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Article: Earlobe


Earlobe Development and Genetics

  • The earlobe is derived from mesenchymal cells in the nearby regions of the torso.
  • The dermis of the earlobe is derived from cells of mesenchymal cells.
  • The earlobe develops in the vicinity of the auricular follicle.
  • The development of the earlobe is induced by cascade induction.
  • The auricular follicle induces the production of the auditory bulla.
  • Earlobes exhibit a continuous range from free to attached appearance.
  • Multiple genes influence the appearance of earlobes.
  • Recessive gene frequency for attached earlobes varies among different populations.
  • The frequency of recessive genes for attached earlobes is highest in certain populations, such as Babinga and Afroamericans.
  • Clint Eastwood has an extreme form of attached earlobe.

Clinical Issues

  • Earlobe creases can be associated with genetic disorders, such as Beckwith-Wiedemann syndrome.
  • Some studies suggest a link between earlobe creases and an increased risk of heart attack, but age may be a more significant factor.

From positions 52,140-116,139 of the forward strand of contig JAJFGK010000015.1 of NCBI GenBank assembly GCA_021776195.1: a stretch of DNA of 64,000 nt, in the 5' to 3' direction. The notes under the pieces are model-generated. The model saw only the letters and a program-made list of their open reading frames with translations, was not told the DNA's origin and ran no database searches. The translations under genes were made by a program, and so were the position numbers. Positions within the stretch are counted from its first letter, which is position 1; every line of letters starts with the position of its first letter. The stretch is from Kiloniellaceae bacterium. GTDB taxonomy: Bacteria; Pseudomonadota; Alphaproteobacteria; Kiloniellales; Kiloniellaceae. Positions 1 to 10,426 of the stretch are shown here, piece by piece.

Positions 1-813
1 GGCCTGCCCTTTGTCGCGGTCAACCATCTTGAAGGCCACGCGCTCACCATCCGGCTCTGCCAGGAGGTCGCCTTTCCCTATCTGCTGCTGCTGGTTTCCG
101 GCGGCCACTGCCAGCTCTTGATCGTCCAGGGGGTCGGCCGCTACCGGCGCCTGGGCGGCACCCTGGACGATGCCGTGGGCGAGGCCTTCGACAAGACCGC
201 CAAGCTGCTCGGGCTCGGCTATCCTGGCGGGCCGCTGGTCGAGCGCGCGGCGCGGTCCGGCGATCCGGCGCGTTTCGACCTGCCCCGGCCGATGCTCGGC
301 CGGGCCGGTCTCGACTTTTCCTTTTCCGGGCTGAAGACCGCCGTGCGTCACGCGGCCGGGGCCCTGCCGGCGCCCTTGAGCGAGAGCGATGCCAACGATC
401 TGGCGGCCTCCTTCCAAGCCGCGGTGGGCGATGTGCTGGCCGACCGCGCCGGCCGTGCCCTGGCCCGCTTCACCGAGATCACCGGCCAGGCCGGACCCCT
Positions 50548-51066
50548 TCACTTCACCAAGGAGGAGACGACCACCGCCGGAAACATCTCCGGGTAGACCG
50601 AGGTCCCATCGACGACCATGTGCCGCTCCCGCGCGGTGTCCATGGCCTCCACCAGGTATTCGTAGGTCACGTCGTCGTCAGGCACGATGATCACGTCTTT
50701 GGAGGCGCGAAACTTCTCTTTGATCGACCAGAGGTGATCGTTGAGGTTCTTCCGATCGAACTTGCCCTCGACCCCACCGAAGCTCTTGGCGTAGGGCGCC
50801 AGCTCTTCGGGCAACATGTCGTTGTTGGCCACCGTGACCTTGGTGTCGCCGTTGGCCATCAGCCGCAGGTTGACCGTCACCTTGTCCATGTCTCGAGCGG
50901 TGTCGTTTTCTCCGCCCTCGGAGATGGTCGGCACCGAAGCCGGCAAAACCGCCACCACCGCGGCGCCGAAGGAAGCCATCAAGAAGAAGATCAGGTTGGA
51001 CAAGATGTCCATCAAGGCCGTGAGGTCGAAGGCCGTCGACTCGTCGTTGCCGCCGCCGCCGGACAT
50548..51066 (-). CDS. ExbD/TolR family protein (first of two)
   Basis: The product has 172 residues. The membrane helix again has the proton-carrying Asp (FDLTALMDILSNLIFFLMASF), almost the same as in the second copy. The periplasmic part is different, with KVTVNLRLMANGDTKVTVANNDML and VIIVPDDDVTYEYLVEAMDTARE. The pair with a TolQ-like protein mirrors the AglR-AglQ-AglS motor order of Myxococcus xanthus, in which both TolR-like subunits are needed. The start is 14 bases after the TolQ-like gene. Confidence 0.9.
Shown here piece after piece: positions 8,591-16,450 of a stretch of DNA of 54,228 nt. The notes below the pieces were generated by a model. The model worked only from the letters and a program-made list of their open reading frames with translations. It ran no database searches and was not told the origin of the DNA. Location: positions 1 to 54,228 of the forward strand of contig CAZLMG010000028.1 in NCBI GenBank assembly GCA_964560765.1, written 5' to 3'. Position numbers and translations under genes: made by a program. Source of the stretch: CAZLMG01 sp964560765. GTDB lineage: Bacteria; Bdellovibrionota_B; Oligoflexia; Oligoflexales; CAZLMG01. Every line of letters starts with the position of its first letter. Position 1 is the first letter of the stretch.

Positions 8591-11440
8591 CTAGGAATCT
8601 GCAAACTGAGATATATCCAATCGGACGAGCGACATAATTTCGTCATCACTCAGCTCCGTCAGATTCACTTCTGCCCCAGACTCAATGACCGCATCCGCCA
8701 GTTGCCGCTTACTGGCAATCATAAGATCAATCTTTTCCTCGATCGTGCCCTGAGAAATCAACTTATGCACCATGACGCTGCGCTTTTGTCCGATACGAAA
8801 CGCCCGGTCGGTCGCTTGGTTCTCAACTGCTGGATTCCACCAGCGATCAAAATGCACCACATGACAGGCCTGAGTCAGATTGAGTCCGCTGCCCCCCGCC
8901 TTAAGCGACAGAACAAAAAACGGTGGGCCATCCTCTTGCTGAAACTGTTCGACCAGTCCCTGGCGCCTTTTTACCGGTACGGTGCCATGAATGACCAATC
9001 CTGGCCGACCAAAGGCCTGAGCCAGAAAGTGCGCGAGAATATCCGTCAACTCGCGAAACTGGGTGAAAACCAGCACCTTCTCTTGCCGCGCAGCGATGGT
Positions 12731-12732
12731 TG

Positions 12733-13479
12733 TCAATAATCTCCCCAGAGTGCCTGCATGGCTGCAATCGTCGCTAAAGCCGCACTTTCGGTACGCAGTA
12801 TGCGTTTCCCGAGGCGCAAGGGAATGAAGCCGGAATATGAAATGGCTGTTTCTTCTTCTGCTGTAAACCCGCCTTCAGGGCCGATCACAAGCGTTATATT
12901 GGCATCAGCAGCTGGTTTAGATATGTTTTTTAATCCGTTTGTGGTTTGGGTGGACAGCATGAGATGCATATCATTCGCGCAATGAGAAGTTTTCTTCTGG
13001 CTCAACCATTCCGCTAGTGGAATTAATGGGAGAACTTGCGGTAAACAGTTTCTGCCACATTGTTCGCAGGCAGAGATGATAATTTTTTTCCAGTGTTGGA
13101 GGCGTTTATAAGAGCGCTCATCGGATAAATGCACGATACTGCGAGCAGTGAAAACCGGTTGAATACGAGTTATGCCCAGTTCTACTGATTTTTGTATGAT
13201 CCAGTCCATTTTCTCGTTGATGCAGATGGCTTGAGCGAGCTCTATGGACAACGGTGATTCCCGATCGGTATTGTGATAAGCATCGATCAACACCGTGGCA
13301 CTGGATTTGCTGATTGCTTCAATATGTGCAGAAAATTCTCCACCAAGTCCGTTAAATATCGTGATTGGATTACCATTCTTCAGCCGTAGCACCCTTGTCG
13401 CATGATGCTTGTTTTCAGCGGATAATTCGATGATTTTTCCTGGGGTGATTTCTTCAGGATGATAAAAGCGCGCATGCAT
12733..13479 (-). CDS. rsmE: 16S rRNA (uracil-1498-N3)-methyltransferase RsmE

• Earlobe creases are also known as Franks Sign.

Society and Culture

  • Earlobe piercing is a common practice in many cultures.
  • Heavy earrings can cause injury to the earlobe due to their weight.
  • Some cultures practice earlobe stretching for decorative purposes.
  • Stretched earlobe piercing is common in Ethiopia.
  • Earlobe piercing is the most common type of body piercing.

Negative Effects of Wearing Earrings

  • Wearing earrings can lead to complications such as inflammation and keloids.
  • Loss of tissue and tearing can occur due to wearing earrings.
  • Polish scientists have found a link between earlobe piercing in young girls and allergic skin reactions.
  • Allergies caused by earrings are primarily due to the presence of nickel in the alloys used in jewelry production.
  • The immune system can react to nickel ions in various sources, including metal parts of wardrobe and certain foods.


  • Earlobe Types: Observation on earlobe types conducted by Lai and Walsh in 1966, categorized and analyzed earlobe types, may have a genetic basis.
  • Earlobe Attachment: Studied among different populations, found to vary among different populations.
  • Racial Studies: Racial differences observed in earlobe attachment, may influence earlobe attachment.
  • Earlobe Creases: May have implications for health, associated with increased risk of certain health conditions, may have genetic and environmental factors.
  • Earlobe Injuries: Procedures and techniques for repairing torn earlobes, common causes of earlobe injuries, importance of seeking medical attention for earlobe injuries, prevention tips for avoiding earlobe injuries.

Earlobe Data Sources

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